Saegertown, Pennsylvania

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Saegertown, Pennsylvania
Borough
A street in Saegertown
A street in Saegertown
Location of Saegertown in Crawford County
Location of Saegertown in Crawford County
Saegertown is located in Pennsylvania
Saegertown
Saegertown
Location of Saegertown in Pennsylvania
Coordinates: 41°43′10″N 80°8′44″W / 41.71944°N 80.14556°W / 41.71944; -80.14556Coordinates: 41°43′10″N 80°8′44″W / 41.71944°N 80.14556°W / 41.71944; -80.14556
Country United States
State Pennsylvania
County Crawford County
Founded 1824
Government
 • Mayor Dave Myers[1]
Area
 • Total 1.5 sq mi (4.0 km2)
 • Land 1.5 sq mi (4.0 km2)
 • Water 0.0 sq mi (0.0 km2)
Elevation 1,115 ft (340 m)
Population (2010)
 • Total 997
 • Density 647/sq mi (249.9/km2)
Time zone EST (UTC-4)
 • Summer (DST) EDT (UTC-5)
Area code(s) 814
Website www.saegertownpa.com

Saegertown is a borough in Crawford County, Pennsylvania, United States. The population was 997 at the 2010 census.[2] It was established in 1824.

History[edit]

"The settlement began at was is now known as Saegertown ca. 1795, when the brothers, Arthur and Patrick McGill, came to Woodcock Township. After Major Roger Alden built a sawmill in Saegertown, approximately 1800, the settlement was known for several years as Aldens Mill. In 1824, Daniel Saeger bought Alden's mill and adjacnt lands and at the age of 44, he laid out the town under its present name. Saeger, a native of Pennsylvania of German descent, left Egypt, Pa. in 1823 to find a suitable place to settle. After he arrived in Saegertown, he attracted to the area a large number of German Yeomanry from Lehigh and other eastern Pa. counties. Being active in the community, Saeger was an early member of the Lutheran Church, the owner of a sawmill and general store, and a justice of the peace. He was a member of the Pa. State Legislature." [3]

The Edward Saeger House was added to the National Register of Historic Places in 1980.[4]

Geography[edit]

Saegertown is located north of the center of Crawford County at 41°43′10″N 80°8′44″W / 41.71944°N 80.14556°W / 41.71944; -80.14556 (41.719482, -80.145660).[5] It is bordered to the north, east, and south by Woodcock Township and to the west, across French Creek, by Hayfield Township.

U.S. Route 19 and 6 pass together through the center of town, leading northeast 8 miles (13 km) to Cambridge Springs and south 6 miles (10 km) to Meadville, the Crawford County seat. Pennsylvania Route 198 leads southeast 6 miles (10 km) to Blooming Valley and west 3 miles (5 km) to Exit 154 on Interstate 79. Via I-79 it is 32 miles (51 km) north to Erie and 95 miles (153 km) south to Pittsburgh.

According to the United States Census Bureau, the borough has a total area of 1.5 square miles (4.0 km2), all of it land.[2]

Demographics[edit]

Historical population
Census Pop.
1860 352
1870 441 25.3%
1880 678 53.7%
1890 745 9.9%
1900 607 −18.5%
1910 712 17.3%
1920 659 −7.4%
1930 645 −2.1%
1940 753 16.7%
1950 836 11.0%
1960 1,131 35.3%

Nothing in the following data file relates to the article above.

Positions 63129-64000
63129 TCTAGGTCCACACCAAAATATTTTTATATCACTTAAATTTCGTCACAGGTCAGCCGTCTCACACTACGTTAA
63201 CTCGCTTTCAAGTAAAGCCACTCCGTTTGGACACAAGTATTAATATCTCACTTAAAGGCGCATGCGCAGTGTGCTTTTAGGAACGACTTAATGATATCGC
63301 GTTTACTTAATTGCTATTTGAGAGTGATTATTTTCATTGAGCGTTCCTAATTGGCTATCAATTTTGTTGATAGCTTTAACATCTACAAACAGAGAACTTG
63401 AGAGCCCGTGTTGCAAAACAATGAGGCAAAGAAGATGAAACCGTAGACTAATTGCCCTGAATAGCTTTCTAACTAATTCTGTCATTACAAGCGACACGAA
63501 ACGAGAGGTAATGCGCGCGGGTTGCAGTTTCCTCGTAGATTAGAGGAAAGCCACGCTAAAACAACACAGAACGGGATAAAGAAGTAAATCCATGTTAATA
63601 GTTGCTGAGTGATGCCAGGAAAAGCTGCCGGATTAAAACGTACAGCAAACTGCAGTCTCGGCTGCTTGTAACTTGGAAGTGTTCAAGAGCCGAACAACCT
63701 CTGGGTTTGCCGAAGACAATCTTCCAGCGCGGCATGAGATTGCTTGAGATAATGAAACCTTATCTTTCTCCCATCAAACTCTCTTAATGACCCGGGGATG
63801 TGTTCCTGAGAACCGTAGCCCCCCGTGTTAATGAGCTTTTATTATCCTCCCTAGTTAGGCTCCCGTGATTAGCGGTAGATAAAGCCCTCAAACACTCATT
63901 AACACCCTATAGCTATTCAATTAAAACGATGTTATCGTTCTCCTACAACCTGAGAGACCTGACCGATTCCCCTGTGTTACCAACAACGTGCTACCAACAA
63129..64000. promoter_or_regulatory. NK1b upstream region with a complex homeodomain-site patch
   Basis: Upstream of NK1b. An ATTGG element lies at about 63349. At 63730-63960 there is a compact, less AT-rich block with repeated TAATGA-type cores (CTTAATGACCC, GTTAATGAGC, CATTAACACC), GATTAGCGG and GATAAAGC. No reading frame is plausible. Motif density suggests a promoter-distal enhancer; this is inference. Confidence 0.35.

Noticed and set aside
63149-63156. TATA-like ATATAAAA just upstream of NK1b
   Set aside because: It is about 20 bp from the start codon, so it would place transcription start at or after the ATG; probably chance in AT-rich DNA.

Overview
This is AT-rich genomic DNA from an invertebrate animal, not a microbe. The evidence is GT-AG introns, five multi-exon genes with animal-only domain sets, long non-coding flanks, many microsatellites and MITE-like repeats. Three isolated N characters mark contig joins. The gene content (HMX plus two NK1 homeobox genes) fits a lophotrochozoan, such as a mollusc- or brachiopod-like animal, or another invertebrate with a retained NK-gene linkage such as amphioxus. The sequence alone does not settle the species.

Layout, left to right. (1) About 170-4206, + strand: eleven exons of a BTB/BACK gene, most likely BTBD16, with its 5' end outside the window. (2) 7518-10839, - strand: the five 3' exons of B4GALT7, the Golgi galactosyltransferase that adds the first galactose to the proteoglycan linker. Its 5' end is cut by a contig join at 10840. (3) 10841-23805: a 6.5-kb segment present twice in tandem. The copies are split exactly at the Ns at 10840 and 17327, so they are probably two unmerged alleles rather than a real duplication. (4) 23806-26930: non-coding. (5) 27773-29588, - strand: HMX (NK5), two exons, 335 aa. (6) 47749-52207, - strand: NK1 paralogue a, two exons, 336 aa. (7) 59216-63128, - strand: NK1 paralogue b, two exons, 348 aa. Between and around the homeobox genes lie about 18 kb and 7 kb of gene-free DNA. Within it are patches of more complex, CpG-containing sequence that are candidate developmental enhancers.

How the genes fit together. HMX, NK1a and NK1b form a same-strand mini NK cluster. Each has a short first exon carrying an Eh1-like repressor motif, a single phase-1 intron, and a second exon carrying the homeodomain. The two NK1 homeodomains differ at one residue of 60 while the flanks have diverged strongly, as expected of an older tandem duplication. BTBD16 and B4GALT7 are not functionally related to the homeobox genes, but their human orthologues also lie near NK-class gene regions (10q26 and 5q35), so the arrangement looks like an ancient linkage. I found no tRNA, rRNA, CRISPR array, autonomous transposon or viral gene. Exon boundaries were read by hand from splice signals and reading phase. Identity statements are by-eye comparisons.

1970 1,348 19.2%
1980 942 −30.1%
1990 1,066 13.2%
2000 1,071 0.5%
2010 997 −6.9%
Est. 2015 973 [6] −2.4%
Sources:[7][8][9]

As of the census[8] of 2000, there were 1,071 people, 361 households, and 251 families residing in the borough. The population density was 743.5 people per square mile (287.2/km²). There were 378 housing units at an average density of 262.4 per square mile (101.4/km²). The racial makeup of the borough was 95.05% White, 2.52% African American, 0.37% Native American, 0.19% Asian, 0.65% from other races, and 1.21% from two or more races. Hispanic or Latino of any race were 0.65% of the population.

There were 361 households, out of which 32.7% had children under the age of 18 living with them, 56.0% were married couples living together, 10.5% had a female householder with no husband present, and 30.2% were non-families. 25.5% of all households were made up of individuals, and 13.0% had someone living alone who was 65 years of age or older. The average household size was 2.45 and the average family size was 2.94.

In the borough the population was spread out, with 20.5% under the age of 18, 11.3% from 18 to 24, 33.3% from 25 to 44, 20.7% from 45 to 64, and 14.1% who were 65 years of age or older. The median age was 36 years. For every 100 females there were 122.7 males. For every 100 females age 18 and over, there were 125.1 males.

The median income for a household in the borough was $32,500, and the median income for a family was $39,688. Males had a median income of $28,281 versus $22,500 for females. The per capita income for the borough was $16,163. About 4.0% of families and 5.7% of the population were below the poverty line, including 6.4% of those under age 18 and none of those age 65 or over.

References[edit]

  1. ^ http://saegertownpa.com/index.php/borough-government/administration-personnel
  2. ^ a b "Geographic Identifiers: 2010 Census Summary File 1 (G001): Saegertown borough, Pennsylvania". U.S. Census Bureau, American Factfinder. Retrieved June 4, 2015. 
  3. ^ "National Register of Historic Places Inventory Nomination Form: Edward Saeger House" (PDF). 
  4. ^ National Park Service (2010-07-09). "National Register Information System". National Register of Historic Places. National Park Service. 
  5. ^ "US Gazetteer files: 2010, 2000, and 1990". United States Census Bureau. 2011-02-12. Retrieved 2011-04-23. 
  6. ^ "Annual Estimates of the Resident Population for Incorporated Places: April 1, 2010 to July 1, 2015". Retrieved July 2, 2016. 
  7. ^ "Census of Population and Housing". U.S. Census Bureau. Retrieved 11 December 2013. 
  8. ^ a b "American FactFinder". United States Census Bureau. Retrieved 2008-01-31. 
  9. ^ "Incorporated Places and Minor Civil Divisions Datasets: Subcounty Resident Population Estimates: April 1, 2010 to July 1, 2012". Population Estimates. U.S. Census Bureau. Retrieved 11 December 2013. 

External links[edit]